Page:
I hear you on the shoes! I have more than I need, but I wear them all! I have 11 I think, including flip-flops and trainers. I could maybe get rid of a couple more…

      That is why I want a minimalist wardrobe! Exactly those reasons! Being able to open the wardrobe and see what I actually have, and not accumulating piles of laundry. Oh, the dream!

      Question – do you box up the stuff that’s not for the other season? So you actually have 66 items? I realise I’m going to have to look into this some more! : )

      • The stuff I’m not wearing (so that’s currently my summer clothes) are in a suitcase under my bed. Just the clothes, not shoes. The summer wardrobe fits very comfortably into that suitcase. There’s still room.

        I own less than 66 items of clothing. There are a few things that I wear all year round, but I haven’t counted exactly.

        • That’s a good idea! We have two suitcases, a big family/double one and a small hand-luggage size one. The small one fits inside the big one, maybe my 33 out of season items could go in there for 6 months? Not keen to have more boxes.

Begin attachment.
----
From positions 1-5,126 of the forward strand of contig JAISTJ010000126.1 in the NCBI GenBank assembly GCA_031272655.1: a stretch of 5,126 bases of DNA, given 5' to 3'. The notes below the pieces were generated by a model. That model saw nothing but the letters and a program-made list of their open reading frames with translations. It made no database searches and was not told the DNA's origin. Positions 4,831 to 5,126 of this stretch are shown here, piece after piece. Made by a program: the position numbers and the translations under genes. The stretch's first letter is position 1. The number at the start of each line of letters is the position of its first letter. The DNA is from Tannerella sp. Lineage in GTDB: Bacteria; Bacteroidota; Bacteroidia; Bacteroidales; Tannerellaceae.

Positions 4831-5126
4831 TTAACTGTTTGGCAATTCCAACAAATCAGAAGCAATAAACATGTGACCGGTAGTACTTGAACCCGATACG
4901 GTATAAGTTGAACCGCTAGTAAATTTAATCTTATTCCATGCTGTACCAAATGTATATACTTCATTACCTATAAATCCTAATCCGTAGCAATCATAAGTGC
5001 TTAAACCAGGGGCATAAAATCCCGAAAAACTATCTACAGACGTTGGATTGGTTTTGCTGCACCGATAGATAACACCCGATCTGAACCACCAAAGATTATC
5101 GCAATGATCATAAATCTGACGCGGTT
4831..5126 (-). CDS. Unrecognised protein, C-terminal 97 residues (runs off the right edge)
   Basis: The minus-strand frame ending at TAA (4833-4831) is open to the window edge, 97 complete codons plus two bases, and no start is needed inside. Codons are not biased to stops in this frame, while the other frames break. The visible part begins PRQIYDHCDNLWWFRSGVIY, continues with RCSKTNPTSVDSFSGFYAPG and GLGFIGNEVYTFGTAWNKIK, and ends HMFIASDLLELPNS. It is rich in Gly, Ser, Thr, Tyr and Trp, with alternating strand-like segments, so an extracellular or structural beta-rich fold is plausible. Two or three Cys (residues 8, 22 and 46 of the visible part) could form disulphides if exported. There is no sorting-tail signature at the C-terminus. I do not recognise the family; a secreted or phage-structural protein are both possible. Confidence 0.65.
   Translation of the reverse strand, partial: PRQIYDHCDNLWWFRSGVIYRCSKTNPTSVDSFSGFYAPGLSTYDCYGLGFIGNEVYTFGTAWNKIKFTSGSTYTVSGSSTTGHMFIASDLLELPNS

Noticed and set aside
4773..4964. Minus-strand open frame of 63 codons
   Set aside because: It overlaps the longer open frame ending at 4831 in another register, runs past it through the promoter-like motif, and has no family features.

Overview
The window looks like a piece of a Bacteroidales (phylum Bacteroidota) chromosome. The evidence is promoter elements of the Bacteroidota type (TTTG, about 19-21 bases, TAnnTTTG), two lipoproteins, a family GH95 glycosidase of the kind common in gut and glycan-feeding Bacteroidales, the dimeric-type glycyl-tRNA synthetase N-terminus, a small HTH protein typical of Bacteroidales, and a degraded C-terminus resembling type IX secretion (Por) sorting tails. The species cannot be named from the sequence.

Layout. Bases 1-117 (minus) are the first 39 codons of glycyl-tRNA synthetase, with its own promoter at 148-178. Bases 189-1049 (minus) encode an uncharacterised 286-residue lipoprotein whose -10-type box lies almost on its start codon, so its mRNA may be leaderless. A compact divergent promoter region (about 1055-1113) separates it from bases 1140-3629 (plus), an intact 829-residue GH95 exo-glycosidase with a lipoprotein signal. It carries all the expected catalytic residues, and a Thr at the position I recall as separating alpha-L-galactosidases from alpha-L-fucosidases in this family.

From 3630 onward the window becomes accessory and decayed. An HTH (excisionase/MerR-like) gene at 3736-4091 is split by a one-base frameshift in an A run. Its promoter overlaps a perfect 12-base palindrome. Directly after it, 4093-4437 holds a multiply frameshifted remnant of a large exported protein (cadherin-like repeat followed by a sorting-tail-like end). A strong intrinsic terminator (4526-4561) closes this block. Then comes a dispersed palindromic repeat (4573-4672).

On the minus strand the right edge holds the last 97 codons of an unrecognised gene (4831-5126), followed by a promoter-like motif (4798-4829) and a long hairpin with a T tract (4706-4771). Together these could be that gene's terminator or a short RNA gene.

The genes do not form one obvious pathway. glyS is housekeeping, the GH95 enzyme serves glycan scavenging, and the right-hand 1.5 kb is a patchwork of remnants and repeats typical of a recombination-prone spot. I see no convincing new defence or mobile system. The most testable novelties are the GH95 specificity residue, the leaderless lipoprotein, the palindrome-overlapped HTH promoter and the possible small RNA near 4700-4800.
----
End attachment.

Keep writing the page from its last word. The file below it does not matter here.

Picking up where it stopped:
I’m impressed that you own that few things! I have so much work to do!

  14. Last year I realized there are only a handful of items that I actually wear. However, I tell myself that this is partly because I did not have a wardrobe, so I had no idea what clothes I had. Will eventually sort out all of my clothes, but I first want to get rid of virtually all my books. I love books. I am still emotionally attached to some of them, but I realized that there are only half a dozen of books I actually use to look up something or read again. Some of these are available digitally, which makes a hard copy redundant. So in the end, I think I will only keep a few. Once I get started on minimalizing my clothes, I think I might look up that 33 items project your readers refer to.

    • Glen says the same about me – I have a wardrobe full, yet I wear the same two or three outfits continuously!

      I realised that the books I was keeping the books I had because I thought they said something about me. Definitely as a teenager, I think I chose music and books that reflected my personality, and wanted people to see these physical objects and know who I was. As I got older I realised that I am the same person regardless of my possessions, and having books that “match” is completely unnecessary. Now I have a handful of books I use regularly (mostly recipe books) and it’s so much better!

      Once you get to miimalising your clothes, let me know and we can sign up together!